That does not excuse the attack on Wolfowitz, which has nothing to do with poverty, and everything to do with politics. This is not a quarrel over the best way to help hungry children; it is a scramble by the Old Boys of the Bank to protect their mighty jampot of World Bank taxpayer-funded clout and patronage. George Will has a good column today on why the World Bank even more than it needs cleaning up needs shutting down.

Again, the blogs picked up on it first, with PJ Media and the American Thinker spotting an article out of Israel about the surreal ad placed by UN-sanctioned Iran in the International Herald Tribune, April 25, inviting bids to build “Two Large Scale Nuclear Reactors in Iran.”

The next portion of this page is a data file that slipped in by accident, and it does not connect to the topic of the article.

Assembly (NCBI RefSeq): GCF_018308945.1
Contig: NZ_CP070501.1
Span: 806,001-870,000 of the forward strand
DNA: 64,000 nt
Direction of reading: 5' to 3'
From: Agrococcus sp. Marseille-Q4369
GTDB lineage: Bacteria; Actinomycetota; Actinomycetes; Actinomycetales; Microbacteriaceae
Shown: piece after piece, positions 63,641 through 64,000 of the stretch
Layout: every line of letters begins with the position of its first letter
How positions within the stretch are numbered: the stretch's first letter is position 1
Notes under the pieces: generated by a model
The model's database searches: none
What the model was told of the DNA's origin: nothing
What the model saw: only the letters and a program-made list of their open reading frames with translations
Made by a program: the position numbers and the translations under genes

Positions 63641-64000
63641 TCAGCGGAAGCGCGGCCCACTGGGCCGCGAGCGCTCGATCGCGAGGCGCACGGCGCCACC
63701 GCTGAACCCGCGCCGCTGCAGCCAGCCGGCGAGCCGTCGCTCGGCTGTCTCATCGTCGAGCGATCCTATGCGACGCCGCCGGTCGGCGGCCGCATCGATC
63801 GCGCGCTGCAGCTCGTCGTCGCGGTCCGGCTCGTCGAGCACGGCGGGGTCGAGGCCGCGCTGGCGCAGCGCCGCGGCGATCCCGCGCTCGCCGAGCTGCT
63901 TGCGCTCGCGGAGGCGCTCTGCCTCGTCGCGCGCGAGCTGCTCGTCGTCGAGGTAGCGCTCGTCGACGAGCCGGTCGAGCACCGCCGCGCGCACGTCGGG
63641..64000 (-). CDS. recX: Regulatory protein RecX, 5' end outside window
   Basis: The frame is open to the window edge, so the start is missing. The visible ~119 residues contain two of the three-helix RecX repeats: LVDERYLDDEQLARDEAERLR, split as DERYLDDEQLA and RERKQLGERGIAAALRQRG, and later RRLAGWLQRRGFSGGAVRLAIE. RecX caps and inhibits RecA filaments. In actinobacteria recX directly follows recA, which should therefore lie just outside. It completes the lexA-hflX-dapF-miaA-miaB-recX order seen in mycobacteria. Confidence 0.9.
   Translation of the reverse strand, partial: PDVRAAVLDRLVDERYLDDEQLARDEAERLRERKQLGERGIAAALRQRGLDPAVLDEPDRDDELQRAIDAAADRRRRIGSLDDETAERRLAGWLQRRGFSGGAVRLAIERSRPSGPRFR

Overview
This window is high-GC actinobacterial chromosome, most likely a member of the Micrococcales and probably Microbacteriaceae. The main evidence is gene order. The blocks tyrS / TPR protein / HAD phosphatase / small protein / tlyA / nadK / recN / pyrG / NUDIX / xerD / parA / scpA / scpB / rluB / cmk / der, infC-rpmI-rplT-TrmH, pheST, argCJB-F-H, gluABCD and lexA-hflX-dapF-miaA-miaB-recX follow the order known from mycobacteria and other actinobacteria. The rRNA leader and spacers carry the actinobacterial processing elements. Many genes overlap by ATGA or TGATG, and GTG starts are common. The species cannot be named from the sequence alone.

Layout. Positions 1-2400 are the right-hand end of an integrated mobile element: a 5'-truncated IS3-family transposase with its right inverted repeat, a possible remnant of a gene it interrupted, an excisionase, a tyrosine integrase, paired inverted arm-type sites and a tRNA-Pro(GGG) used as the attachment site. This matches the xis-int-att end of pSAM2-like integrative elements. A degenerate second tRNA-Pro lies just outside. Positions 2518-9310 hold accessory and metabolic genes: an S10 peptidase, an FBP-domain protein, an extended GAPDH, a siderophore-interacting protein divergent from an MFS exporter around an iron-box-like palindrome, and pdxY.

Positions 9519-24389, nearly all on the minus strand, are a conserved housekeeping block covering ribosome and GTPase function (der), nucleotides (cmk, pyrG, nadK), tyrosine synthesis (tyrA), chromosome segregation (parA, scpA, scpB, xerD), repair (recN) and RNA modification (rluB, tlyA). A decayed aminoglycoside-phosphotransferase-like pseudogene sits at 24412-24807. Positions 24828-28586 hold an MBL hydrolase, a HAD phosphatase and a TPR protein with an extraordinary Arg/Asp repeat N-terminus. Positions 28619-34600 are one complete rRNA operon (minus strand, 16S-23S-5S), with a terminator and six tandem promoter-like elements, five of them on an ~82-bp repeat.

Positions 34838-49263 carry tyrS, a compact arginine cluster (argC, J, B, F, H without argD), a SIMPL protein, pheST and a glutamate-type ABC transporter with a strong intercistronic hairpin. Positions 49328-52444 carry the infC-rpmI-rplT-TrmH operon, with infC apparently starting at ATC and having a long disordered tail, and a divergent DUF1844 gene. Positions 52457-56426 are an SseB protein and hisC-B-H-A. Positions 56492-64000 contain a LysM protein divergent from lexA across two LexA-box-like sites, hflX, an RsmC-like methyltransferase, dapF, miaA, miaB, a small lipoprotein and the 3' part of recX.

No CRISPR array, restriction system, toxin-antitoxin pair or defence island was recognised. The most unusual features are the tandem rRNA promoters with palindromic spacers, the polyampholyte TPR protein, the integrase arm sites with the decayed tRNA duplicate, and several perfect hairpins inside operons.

The ad reads like something out of a Graham Greene novel, including phone numbers, an email address for a “Mr. Esmaeili,” and details of an Austrian bank account to which interested bidders are invited to transfer a 15,000 Euro fee to obtain bidding specifications for the reactors. Wondering if it was a spoof, I called the phone number, and was directed — I’m not making this up — to the office of Iran’s ambassador to the UN’s International Atomic Energy Agency, no less, in Vienna. There, an aide was unable to provide much detail, but did confirm that yes, indeed, the ad was the real McCoy. Here’s my column about it in today’s Philadelphia Inquirer.